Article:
Wednesday, November 21, 2012

Indiana Learns Lessons in Brooklyn

So what did we learn from Indiana’s trip to Brooklyn?

First, the Hoosiers will go as far as Jordan Hulls and Yogi Ferrell (with lots of help from Victor Oladipo and Remy Abell) take them. College basketball remains a guard game and you need guys who can run the show.

Hulls and Ferrell delivered against Georgia and Georgetown in the Legends Classic. Hulls was named tourney MVP after a 17-point effort against Georgetown. He was the big reason why IU won the championship. He’s so dangerous from three-point range that Georgetown coach John Thompson often put his two best defenders on him in 6-8 Otto Porter and 6-8 Greg Whittington.

Hulls, who is generously listed at 6-foot, went 3-for-6 on three-pointers against the Hoyas. He’s now 16-for-29 (55.2 percent) for the season.

He also makes smart decisions with the ball and provides the kind of backcourt leadership all championship teams crave. If he’ll never be a defensive superstar in the manner of Oladipo, the Hoosiers can live with that.

Second, Ferrell is mentally tough. Yes, he has plenty of accolades, is very quick, very good about distributing the ball, and getting better on defense. But as Georgetown showed, if he’s going to have the ball at crunch time, and he is, he has to make free throws.

He’s missed a couple of them in the closing minute against Georgetown, and that meant overtime rather than of a victory.

Did Ferrell mope or lose focus?

Not even close. He came back with seven overtime points, including a shot-clock-beating three-pointer, to finish with a career-high 14 points.

That’s big. He will be targeted by Big Ten teams. They’ll go after the freshman until he proves he can handle it. He took a big step on Tuesday. He’ll have to take others in the weeks leading to Big Ten play, with Ball State and North Carolina coming to Assembly Hall in the next five days.

“Yogi has great body language,” coach Tom Crean said. “When he gets distracted or frustrated he gets out of it fast and that's what great players and definitely great point guards have; they have to be able to move on right now.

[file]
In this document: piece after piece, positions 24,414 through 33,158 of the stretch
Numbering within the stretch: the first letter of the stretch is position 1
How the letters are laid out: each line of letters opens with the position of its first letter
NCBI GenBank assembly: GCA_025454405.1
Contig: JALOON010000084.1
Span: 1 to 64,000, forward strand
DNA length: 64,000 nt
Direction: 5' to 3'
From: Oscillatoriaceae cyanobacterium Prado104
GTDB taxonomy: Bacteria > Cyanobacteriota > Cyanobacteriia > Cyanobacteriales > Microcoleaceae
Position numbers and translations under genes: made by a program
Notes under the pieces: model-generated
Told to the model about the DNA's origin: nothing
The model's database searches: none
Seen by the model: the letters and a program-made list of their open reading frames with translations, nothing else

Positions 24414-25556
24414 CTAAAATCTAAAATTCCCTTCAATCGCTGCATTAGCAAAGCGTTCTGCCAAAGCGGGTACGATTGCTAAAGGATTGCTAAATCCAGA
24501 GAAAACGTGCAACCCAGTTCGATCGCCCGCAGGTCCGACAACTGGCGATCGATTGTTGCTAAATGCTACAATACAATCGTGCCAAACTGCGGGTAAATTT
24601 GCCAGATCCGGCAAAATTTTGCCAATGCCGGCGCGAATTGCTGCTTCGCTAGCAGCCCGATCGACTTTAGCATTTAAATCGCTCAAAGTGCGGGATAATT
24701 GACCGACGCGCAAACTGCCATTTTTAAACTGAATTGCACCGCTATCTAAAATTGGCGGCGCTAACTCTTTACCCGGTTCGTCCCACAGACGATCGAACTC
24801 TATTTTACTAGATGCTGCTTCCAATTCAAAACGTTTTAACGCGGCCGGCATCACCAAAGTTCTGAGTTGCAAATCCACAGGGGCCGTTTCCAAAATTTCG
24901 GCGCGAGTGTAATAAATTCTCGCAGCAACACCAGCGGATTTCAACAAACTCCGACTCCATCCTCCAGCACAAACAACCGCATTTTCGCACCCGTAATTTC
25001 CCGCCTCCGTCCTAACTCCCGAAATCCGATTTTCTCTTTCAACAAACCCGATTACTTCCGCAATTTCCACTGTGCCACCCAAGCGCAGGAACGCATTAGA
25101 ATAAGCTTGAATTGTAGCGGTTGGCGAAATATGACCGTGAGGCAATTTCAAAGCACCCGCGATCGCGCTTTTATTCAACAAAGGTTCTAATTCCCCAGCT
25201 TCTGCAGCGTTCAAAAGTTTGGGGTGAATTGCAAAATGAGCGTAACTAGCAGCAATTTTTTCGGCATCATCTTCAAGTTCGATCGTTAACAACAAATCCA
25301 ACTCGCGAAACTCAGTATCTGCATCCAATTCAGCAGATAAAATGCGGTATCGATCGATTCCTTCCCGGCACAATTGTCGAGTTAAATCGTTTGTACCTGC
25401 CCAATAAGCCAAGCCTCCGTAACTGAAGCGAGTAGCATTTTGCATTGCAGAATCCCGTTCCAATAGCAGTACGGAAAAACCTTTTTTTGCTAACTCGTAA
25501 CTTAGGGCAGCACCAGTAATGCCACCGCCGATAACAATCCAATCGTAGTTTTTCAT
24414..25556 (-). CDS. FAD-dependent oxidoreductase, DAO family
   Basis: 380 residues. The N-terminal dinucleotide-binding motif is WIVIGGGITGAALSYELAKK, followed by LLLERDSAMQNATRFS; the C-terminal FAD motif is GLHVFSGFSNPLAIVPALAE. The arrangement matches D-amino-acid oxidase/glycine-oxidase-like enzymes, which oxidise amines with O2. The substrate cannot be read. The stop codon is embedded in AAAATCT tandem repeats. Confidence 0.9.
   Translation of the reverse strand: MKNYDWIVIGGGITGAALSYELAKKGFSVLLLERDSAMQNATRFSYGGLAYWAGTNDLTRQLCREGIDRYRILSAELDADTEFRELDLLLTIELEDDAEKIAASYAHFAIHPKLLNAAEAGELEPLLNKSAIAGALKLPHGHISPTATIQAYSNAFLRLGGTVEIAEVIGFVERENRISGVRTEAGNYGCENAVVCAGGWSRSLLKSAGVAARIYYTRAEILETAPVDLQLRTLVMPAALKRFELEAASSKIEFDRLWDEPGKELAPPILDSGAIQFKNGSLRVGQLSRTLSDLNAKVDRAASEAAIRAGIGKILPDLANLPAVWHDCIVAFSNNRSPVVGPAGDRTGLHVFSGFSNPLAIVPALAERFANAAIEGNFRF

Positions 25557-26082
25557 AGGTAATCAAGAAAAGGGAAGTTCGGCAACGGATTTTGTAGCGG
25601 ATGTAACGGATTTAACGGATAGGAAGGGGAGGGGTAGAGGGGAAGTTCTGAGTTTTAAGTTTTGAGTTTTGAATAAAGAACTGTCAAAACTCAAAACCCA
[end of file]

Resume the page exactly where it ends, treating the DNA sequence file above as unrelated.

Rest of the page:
“That is not the first time that he has hit a shot with the clock winding down. We have seen it in scrimmages and practice at different times. He just has something about him."

Third, IU proved it can win under pressure. All these upcoming Assembly Hall blowouts -- including Coppin State, Central Connecticut State, Florida Atlantic and Jacksonville -- won’t help nearly as much as what Georgetown and Georgia did.

The Hoosiers blew a chance to beat Georgetown in regulation play, then dominated in overtime for an 82-72 victory. It takes a tough-minded team to do that.

In fact, Crean loved the overtime opportunity.

“Our attitudes were fantastic,” he said. “Our heads didn't drop, There wasn't any complaining. I just kept saying to them ‘This is tremendous.’

“To have an opportunity like this so early in the season, this is great because you have to find a way to win. You have to do what is required to win the game and everybody did what they do best. I think what helped the most in overtime was our great maturity."

IU (5-0) almost certainly won’t go undefeated. Not in this era of instant parity and with the Big Ten perhaps the strongest it's ever been. The Hoosiers will have bruising battles and disappointing performances.

So far they look more than capable of handling all obstacles. And if that means a few losses, so be it.

The last college team to go undefeated was IU’s 1976 national championship squad, but that one had a bunch of tight games (some of the more memorable were the 63-60 win over Notre Dame, and the two-point victories over Ohio State and Purdue). The 1975 squad, which was positioned for a national title until All-American forward Scott May got hurt, was far more dominant.

The Hoosiers have only two other games they could lose in the non-conference schedule -- North Carolina on Tuesday and Butler on Dec. 15. North Carolina is at Assembly Hall, where IU has become unbeatable. Butler is at Indianapolis’ Bankers Life Fieldhouse, and that won’t be a road game for the Hoosiers.

Other than that, IU will roll big.

The biggest weakness in this non-conference schedule -- other than not playing Kentucky -- is no true road game. That could be a problem given the Hoosiers open Big Ten play at Iowa (a very dangerous opponent) and at Penn State.

But that's for a later debate. For now, Indiana has the best team in college basketball. It is deep, fast, athletic and well coached, and playing like it.

But then, that’s a lesson we already knew.

1 comment:

  1. MROBERTS47167@YAHOO.COMNovember 22, 2012 at 8:30 AM